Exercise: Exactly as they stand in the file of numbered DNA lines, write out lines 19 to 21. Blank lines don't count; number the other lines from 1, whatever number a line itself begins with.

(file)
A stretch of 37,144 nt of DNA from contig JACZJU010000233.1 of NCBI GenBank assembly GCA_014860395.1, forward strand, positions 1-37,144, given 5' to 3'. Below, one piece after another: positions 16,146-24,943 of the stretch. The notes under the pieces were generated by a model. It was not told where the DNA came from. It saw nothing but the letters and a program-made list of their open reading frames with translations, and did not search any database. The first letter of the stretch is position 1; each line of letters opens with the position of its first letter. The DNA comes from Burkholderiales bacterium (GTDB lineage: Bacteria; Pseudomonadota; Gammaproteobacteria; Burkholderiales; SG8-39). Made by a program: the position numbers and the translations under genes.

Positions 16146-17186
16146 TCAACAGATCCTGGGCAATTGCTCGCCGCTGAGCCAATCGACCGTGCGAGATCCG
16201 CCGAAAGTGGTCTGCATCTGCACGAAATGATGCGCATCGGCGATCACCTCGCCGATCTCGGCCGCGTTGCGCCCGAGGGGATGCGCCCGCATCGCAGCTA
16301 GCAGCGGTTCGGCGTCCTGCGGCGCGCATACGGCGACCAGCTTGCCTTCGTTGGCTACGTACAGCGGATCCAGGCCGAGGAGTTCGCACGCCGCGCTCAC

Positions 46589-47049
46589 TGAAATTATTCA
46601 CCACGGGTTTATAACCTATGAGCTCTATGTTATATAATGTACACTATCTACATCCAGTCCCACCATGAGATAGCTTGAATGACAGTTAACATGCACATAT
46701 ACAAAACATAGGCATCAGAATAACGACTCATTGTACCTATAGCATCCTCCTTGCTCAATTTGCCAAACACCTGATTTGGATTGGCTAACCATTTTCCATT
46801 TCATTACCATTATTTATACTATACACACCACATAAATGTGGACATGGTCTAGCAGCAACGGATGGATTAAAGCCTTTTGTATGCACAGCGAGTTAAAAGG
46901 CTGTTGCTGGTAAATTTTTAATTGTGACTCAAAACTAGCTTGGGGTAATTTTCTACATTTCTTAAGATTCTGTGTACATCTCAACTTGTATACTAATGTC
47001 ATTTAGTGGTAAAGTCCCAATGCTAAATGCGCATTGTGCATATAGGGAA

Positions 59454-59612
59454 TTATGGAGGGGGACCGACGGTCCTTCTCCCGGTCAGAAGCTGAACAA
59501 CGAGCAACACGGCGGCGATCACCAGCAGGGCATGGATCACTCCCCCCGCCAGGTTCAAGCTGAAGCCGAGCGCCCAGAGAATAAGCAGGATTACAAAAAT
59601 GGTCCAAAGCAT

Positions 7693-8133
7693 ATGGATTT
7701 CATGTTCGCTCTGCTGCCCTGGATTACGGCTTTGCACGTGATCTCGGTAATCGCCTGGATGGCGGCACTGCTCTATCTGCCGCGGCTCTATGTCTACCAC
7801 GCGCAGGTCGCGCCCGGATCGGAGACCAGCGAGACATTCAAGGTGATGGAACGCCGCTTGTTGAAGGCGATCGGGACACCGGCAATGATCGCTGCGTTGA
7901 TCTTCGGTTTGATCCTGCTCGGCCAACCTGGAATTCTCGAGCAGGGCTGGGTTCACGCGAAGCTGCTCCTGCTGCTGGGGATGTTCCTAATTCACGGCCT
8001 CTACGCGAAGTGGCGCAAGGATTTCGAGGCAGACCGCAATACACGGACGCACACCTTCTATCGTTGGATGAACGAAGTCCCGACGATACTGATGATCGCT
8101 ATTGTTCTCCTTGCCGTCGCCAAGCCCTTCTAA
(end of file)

7701 CATGTTCGCTCTGCTGCCCTGGATTACGGCTTTGCACGTGATCTCGGTAATCGCCTGGATGGCGGCACTGCTCTATCTGCCGCGGCTCTATGTCTACCAC
7801 GCGCAGGTCGCGCCCGGATCGGAGACCAGCGAGACATTCAAGGTGATGGAACGCCGCTTGTTGAAGGCGATCGGGACACCGGCAATGATCGCTGCGTTGA
7901 TCTTCGGTTTGATCCTGCTCGGCCAACCTGGAATTCTCGAGCAGGGCTGGGTTCACGCGAAGCTGCTCCTGCTGCTGGGGATGTTCCTAATTCACGGCCT